An English-language version of a Netherlands-based website which sells kits to patients to help them wean themselves off antidepressants and other psychiatric drugs has been launched.
Each kit includes a tapering strip of medication packaged in a roll of small daily pouches. Each pouch is numbered and has the same or a slightly lower dose than the one before.
Tapering strips — designed for a 28-day cycle — are available for a number of antidepressant, antipsychotic and sedative medicines; strips for weaning patients off lithium and tramadol are also available.
Patients can use the strips to regulate their dose reduction over time, according to the website; information printed on each pouch allows them to precisely record and monitor their progress.
The UK medicines regulator confirmed today (Tuesday 11 July) that it is aware of the site, but as it is hosted in the Netherlands it has no jurisdiction over it.
The Medicines and Healthcare products Regulatory Agency (MHRA) has, however, contacted the Dutch regulatory organisation, the Medicines Evaluation Board, to discuss the site.
A MHRA spokesman explained that it is open to a UK patient to buy a kit from the website. Because the purchase is being made outside the normal UK drug supply chain, a UK prescription is not required — even though the strips are made up of prescription-only medicines (POMs).
“Although POMs can be imported for personal use, self-medication is potentially risky and we advise against this,” he said.
The new website is an English-language version of an established Dutch site, which has been developed in a collaboration involving pharmacist Paul Harder from the Regenboog Apotheek, the charity the Cinderella Therapeutics Foundation and the user research centre at the department of psychiatry and psychology at the University of Maastricht. All are based in the Netherlands.
Harder told the Pharmaceutical Journal that medication would not be prescribed to patients in the UK without a prescription.
He said: “Patients in the UK should ask their doctor to fill in an order form on the website, this serves as a prescription. The GP must sign the form and provide their medical registration number along with contact details.”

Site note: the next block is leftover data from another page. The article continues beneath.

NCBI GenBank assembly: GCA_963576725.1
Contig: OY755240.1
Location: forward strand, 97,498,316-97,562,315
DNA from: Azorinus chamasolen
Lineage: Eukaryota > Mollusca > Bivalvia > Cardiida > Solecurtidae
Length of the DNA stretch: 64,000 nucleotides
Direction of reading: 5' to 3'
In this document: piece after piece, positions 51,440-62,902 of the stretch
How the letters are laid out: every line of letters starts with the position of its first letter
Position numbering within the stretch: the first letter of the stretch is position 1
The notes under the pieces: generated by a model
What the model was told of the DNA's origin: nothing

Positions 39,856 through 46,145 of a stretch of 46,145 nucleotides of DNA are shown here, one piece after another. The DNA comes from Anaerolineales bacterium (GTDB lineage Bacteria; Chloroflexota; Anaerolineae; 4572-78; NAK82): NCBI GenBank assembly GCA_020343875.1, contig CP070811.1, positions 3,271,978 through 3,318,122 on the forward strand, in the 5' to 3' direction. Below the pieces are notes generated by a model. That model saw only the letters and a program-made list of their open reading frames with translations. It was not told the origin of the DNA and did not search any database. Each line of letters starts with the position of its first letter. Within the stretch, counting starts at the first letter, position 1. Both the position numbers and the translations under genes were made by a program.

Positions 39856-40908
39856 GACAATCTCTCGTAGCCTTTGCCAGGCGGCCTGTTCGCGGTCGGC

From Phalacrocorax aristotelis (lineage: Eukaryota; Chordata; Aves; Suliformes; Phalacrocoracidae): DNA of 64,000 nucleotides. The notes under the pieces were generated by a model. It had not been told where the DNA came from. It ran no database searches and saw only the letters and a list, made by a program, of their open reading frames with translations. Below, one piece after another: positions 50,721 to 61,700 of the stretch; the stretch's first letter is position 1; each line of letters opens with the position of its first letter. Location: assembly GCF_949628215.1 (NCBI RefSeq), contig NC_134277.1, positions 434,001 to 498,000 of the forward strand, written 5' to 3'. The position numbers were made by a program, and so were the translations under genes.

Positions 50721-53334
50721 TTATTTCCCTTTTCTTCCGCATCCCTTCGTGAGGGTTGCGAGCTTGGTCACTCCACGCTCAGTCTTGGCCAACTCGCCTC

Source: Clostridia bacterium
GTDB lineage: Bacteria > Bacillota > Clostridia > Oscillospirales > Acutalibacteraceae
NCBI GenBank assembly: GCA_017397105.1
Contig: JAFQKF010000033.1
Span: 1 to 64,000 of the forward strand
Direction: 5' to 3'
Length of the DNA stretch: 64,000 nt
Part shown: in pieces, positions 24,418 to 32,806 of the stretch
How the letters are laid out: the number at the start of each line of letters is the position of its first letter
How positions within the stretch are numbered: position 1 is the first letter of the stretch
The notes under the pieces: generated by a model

However, Harder was not able say how he would verify the credentials of the person signing the form, as no formal arrangement had been made with the medical profession in the UK.
He added that he would be contacting officials in the UK to discuss this further but admitted that in the meantime the website could potentially be open to abuse.
Dr Peter Groot, from the university’s user research centre, said it had decided to launch the English-language version of the site following contact with lobby groups and individuals in the UK who are campaigning for more help to support patients who want to be weaned off psychiatric drugs.
He told The Pharmaceutical Journal: “This is something that we had planned for some time ago. This problem [weaning patients safely off psychiatric drugs] has been known for a long time. The problem for doctors and pharmacists is that the right medicines for tapering are not [readily] available.”
A statement on the university’s website points out that Cinderella Therapeutics is a non-profit foundation and works with volunteers with the aim of making ‘stepchild’ drugs available to patients at an affordable price.
The university’s user research centre and the charity have no financial interest in the development or provision of tapering strips, the statement claimed.
In the UK the doctors’ trade union, the British Medical Association, has been campaigning for more support for doctors for helping to wean patients off drugs prescribed to treat psychiatric disorders — including guidance on tapering medicines.
A change.org.uk petition by James Moore — who has personally battled to come off drugs prescribed to treat his depression and anxiety — calls on the UK government to allow tapering strips to be made available to help patients weaning themselves off psychoactive drugs. It has attracted 2,072 signatures.
Moore said: ”This is groundbreaking work from a highly respected academic institution and it needs support and for the regulators to get properly engaged rather than focus on prohibition. Patients have little option when they withdraw and the Royal College of Psychiatrists found that 63% of people taking antidepressants suffer withdrawal effects and many suffer for prolonged periods. There are even cases where users have taken their own lives because of the severity and protracted nature of withdrawal.”
- 13 July 2017. 17.40. This story was updated to include comments from Paul Harder and James Moore.